Over the weekend I’ve been in charge of monitoring one of our bigger portals which consists a database server (running SQL Server 2005) and multiple web servers (running IIS 6.0 and ASP.NET) connecting to it. The architecture of the system is the following:
I’ve chosen a really simple – and at first glance efficient – way of monitoring the system with the Windows Performance Monitor (also known as PerfMon):
- On the SQL server I’ve added a counter to show the Logical Connections (within the Sql Server: General Statistics). This – unlike its name would suggest – shows the actual open connections of the server. My experience is that this is usually the critical load spot. (Even though I’ve seen CPU usage and memory usage can be critical as well but these are usually related to programming issues and are usually detected early after deploying or testing the system).
With the system I worked with the system started to get slow when logical connections were above 150-200 per second and the system could go up to about 800-900 per second however above 400 the response time was incredibly slow. These numbers of course are drastically influenced by the hardware running SQL Server.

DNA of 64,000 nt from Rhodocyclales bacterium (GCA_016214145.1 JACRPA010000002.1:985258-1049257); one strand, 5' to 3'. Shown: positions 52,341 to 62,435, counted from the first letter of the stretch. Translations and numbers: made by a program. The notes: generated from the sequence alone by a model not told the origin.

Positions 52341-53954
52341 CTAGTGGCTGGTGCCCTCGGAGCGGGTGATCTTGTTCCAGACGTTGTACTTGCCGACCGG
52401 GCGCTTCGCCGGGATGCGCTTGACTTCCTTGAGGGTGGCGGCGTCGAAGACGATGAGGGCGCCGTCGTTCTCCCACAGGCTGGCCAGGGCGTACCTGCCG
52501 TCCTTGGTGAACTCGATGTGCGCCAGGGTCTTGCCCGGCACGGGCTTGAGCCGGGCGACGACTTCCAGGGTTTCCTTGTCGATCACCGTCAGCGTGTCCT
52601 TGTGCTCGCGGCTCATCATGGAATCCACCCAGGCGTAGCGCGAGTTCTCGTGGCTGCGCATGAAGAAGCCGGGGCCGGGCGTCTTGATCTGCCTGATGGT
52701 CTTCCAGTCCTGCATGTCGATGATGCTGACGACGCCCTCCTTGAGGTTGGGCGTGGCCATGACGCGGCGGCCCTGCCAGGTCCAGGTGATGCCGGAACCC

- On the web servers I’ve added counters to the Request Execution Time within the Web servers: ASP.NET performance object. This counter returns the response time (in miliseconds) that the latest successfully executed. Peaks occured often when monitoring the system however while these peaks are rare and don’t reach a critical time (usually 0.5-1s) usually no action has to be taken. I only had to recycle the app pool (or when this didn’t help restart IIS) when the response time started to stay above a few seconds for a longer period of time.
With the above counters set monitoring worked like a charm and produced diagrams such as the following:
While monitoring heavy traffic hit the site and I was able to detect which servers were unable to deal with the load and needed action taken like service restarts (on the screenshot above it seemed that the first web server was sometimes responding slowly however spikes as such seemed to be appearing randomly so the behavior seemed most normal).
This method seemed like a simple but efficient way to determine if a server is overloaded or not. You might consider adding some other performance counters (see some useful ASP.NET counters here Should you know of a better / more efficient but not too complex way of doing so feel free to share in the comments.